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Thursday, March 17, 2011

The Liberalia

The Liberalia (17 March) is the festival of Liber Pater and his consort Libera. In ancient Roman religion and mythology, Liber ("the free one"), also known as Liber Pater ("the free Father") was a god of viniculture and wine, fertility and freedom. He was a patron deity of Rome's plebeians and was part of their Aventine Triad. His festival of Liberalia became associated with free speech and the rights attached to coming of age. His cult and functions were increasingly associated with Bacchus and his Greek equivalent Dionysus, whose mythologies he came to share.

The Romans celebrated Liberalia with sacrifices, processions, ribald and gauche songs, and masks which were hung on trees.

This feast celebrates the maturation of young boys to manhood. Roman boys, usually at age 14, would remove the bulla praetexta, a hollow charm of gold or leather, which parents placed about the necks of children to ward off evil spirits.

At the Liberalia ceremony the young men might place the bulla on an altar (with a lock of hair or the stubble of his first shave placed inside) and dedicate it to the Lares, who were gods of the household and family. Mothers often retrieved the discarded bulla praetexta and kept it out of superstition.

If the son ever achieved a public triumph, the mother could display the bulla to ward off any evil that might be wished upon the son by envious people. The young men discarded the toga praetexta, which was probably derived from Etruscan dress and was decorated with a broad purple border and worn with the bulla, by boys and girls. The boys donned the clothing of adulthood, the pure white toga virilis, or "man's gown". The garment identified him as a citizen of Rome, making him an eligible voter.

The celebration on March 17 was meant to honor Liber Pater, an ancient god of fertility and wine (like Bacchus, the Roman version of the Greek god, Dionysus). Liber Pater is also a vegetation god, responsible for protecting seed. Liber, again like Dionysius, had female priests although Liber's priests were older women.

Wearing wreaths of ivy, the priestesses made special cakes, or libia, of oil and honey which passing devotees would have them sacrifice on their behalf. Over time this feast evolved and included the goddess Libera, Liber Pater's consort, and the feast divided so that Liber governed the male seed and Libera the female.

On the Liberalia it was tradition for women to bake smaller pieces of flatbread or consecrated cake (liba) on outdoor ovens with different ingredients (e.g. eggs, cheese, oil or honey) and hand it to the people who were passing by. Ancient sources speak of a significant variety of recipes, and the tradition has been retained to this day as part of the Holy Week.

In Germany the Liberalia dish is still known as lebkuchen (“leb-cake”), with leb- derived from the Latin libum. In German Christian tradition the lebkuchen used to be consumed during Lent and the Easter season, but today has almost exclusively reversed its meaning and shifted to Christmas and the Advent. Aside from the wafers, real liba are also served in Spain, the traditional torrijas at Easter made of flour, wine and honey.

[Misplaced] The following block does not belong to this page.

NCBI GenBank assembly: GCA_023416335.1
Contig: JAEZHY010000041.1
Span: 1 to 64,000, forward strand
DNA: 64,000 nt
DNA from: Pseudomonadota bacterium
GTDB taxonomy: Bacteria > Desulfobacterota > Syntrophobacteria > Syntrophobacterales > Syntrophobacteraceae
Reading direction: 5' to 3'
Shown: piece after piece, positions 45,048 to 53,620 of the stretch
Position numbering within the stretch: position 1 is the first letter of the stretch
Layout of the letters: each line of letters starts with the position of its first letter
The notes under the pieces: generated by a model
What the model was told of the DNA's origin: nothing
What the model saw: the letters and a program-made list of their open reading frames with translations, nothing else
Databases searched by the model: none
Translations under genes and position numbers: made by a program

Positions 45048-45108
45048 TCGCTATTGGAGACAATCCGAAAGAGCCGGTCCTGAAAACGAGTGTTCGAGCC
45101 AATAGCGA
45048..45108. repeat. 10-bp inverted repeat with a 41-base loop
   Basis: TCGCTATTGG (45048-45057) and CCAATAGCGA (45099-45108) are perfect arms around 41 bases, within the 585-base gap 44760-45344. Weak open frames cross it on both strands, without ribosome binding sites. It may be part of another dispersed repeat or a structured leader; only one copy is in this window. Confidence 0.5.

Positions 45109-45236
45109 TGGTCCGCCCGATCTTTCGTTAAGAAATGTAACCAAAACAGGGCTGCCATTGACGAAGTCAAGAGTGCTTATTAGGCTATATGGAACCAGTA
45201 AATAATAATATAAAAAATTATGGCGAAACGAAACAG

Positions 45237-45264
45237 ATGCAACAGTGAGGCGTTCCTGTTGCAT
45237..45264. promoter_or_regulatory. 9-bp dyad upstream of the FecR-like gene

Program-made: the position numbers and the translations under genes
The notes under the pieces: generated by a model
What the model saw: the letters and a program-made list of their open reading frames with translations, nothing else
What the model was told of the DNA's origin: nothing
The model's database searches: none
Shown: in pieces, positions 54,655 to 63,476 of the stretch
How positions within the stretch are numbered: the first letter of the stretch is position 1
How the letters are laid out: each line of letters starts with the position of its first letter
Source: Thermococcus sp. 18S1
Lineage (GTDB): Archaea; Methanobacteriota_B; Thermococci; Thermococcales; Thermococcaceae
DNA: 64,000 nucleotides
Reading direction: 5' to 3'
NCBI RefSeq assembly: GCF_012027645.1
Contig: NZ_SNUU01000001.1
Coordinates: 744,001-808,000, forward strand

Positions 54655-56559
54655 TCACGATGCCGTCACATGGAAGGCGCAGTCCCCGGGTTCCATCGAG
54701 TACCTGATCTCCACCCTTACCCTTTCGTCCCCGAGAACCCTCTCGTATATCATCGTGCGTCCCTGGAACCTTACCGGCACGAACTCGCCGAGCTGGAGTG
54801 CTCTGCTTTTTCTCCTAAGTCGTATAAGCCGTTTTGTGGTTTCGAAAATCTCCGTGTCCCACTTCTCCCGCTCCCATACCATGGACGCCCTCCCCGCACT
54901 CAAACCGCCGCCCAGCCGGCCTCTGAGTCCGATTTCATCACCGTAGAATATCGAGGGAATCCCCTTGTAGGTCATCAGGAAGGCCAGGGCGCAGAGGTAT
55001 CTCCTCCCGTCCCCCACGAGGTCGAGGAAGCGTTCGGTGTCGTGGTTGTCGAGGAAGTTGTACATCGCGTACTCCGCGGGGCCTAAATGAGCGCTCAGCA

This ancient Italian ceremony was a "country" or rustic ceremony. The processional featured a large phallus which the devotees carried throughout the countryside to bring the blessing of fertility to the land and the people. The procession and the phallus were meant also to protect the crops from evil. At the end of the procession, a virtuous and respected matron placed a wreath upon the phallus.

Related to the celebration of the Liberalia is the Procession of the Argei, celebrated on March 16 and 17. The Argei were 27 sacred shrines created by the Numina (very powerful ancient gods who are divine beings without form or face) and found throughout the regions of Rome. However, modern scholars have not discovered their meaning or use.

In the argei celebration, 30 figures also called Argei were fashioned from rushes into shapes resembling men; later in the year they were tossed into the river(s). The origin of this celebration is not certain, but many scholars feel that it may have been a ritualistic offering meant to appease and praise the Numa and that the 30 argei probably represented the thirty elder Roman curiae, or possibly represented the 30 Latin townships.

Other ancient scholars wrote that the use of the bull-rush icons was meant to deter celebrants from human sacrifice, which was done to honor Saturn. Some historical documents indicate that the argei (the sacred places) took their names from the chieftains who came with Hercules, the Argive, to Rome and then occupied the Capitoline (Saturnian) Hill. There is no way at present to verify this information, but it does coincide with the belief that Rome was founded by the Pelasgians and the name Argos is linked to that group.

Source: Wikipedia
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